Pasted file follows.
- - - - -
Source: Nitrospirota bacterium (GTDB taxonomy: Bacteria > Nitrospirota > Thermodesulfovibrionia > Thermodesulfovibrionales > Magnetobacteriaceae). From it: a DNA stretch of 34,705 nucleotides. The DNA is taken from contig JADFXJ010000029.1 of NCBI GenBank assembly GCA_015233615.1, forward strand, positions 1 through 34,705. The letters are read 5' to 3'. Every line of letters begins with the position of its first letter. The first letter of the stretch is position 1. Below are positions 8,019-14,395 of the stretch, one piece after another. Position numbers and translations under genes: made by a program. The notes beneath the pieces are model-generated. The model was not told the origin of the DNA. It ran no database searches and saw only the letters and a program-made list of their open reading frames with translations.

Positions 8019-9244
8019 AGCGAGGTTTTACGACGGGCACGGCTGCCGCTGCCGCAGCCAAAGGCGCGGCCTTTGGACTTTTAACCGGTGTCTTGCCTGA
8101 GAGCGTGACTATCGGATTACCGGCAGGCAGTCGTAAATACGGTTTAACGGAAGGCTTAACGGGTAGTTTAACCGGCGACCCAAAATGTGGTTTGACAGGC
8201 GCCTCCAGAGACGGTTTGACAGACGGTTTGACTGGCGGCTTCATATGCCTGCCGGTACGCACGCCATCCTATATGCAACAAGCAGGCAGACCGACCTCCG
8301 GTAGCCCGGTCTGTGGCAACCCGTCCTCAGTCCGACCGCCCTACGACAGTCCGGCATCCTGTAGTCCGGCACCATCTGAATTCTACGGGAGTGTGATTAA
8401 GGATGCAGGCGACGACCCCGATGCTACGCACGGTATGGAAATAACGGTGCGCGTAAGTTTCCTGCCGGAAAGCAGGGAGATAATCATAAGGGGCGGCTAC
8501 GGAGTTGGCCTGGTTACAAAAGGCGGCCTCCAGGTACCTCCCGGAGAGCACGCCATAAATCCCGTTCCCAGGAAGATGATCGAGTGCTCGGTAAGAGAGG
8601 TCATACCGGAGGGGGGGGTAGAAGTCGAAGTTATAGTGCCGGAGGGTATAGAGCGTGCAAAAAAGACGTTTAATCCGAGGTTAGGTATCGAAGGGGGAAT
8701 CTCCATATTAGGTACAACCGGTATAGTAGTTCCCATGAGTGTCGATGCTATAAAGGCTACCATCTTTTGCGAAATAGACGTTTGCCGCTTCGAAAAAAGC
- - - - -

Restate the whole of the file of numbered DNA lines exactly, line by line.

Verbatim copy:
Source: Nitrospirota bacterium (GTDB taxonomy: Bacteria > Nitrospirota > Thermodesulfovibrionia > Thermodesulfovibrionales > Magnetobacteriaceae). From it: a DNA stretch of 34,705 nucleotides. The DNA is taken from contig JADFXJ010000029.1 of NCBI GenBank assembly GCA_015233615.1, forward strand, positions 1 through 34,705. The letters are read 5' to 3'. Every line of letters begins with the position of its first letter. The first letter of the stretch is position 1. Below are positions 8,019-14,395 of the stretch, one piece after another. Position numbers and translations under genes: made by a program. The notes beneath the pieces are model-generated. The model was not told the origin of the DNA. It ran no database searches and saw only the letters and a program-made list of their open reading frames with translations.

Positions 8019-9244
8019 AGCGAGGTTTTACGACGGGCACGGCTGCCGCTGCCGCAGCCAAAGGCGCGGCCTTTGGACTTTTAACCGGTGTCTTGCCTGA
8101 GAGCGTGACTATCGGATTACCGGCAGGCAGTCGTAAATACGGTTTAACGGAAGGCTTAACGGGTAGTTTAACCGGCGACCCAAAATGTGGTTTGACAGGC
8201 GCCTCCAGAGACGGTTTGACAGACGGTTTGACTGGCGGCTTCATATGCCTGCCGGTACGCACGCCATCCTATATGCAACAAGCAGGCAGACCGACCTCCG
8301 GTAGCCCGGTCTGTGGCAACCCGTCCTCAGTCCGACCGCCCTACGACAGTCCGGCATCCTGTAGTCCGGCACCATCTGAATTCTACGGGAGTGTGATTAA
8401 GGATGCAGGCGACGACCCCGATGCTACGCACGGTATGGAAATAACGGTGCGCGTAAGTTTCCTGCCGGAAAGCAGGGAGATAATCATAAGGGGCGGCTAC
8501 GGAGTTGGCCTGGTTACAAAAGGCGGCCTCCAGGTACCTCCCGGAGAGCACGCCATAAATCCCGTTCCCAGGAAGATGATCGAGTGCTCGGTAAGAGAGG
8601 TCATACCGGAGGGGGGGGTAGAAGTCGAAGTTATAGTGCCGGAGGGTATAGAGCGTGCAAAAAAGACGTTTAATCCGAGGTTAGGTATCGAAGGGGGAAT
8701 CTCCATATTAGGTACAACCGGTATAGTAGTTCCCATGAGTGTCGATGCTATAAAGGCTACCATCTTTTGCGAAATAGACGTTTGCCGCTTCGAAAAAAGC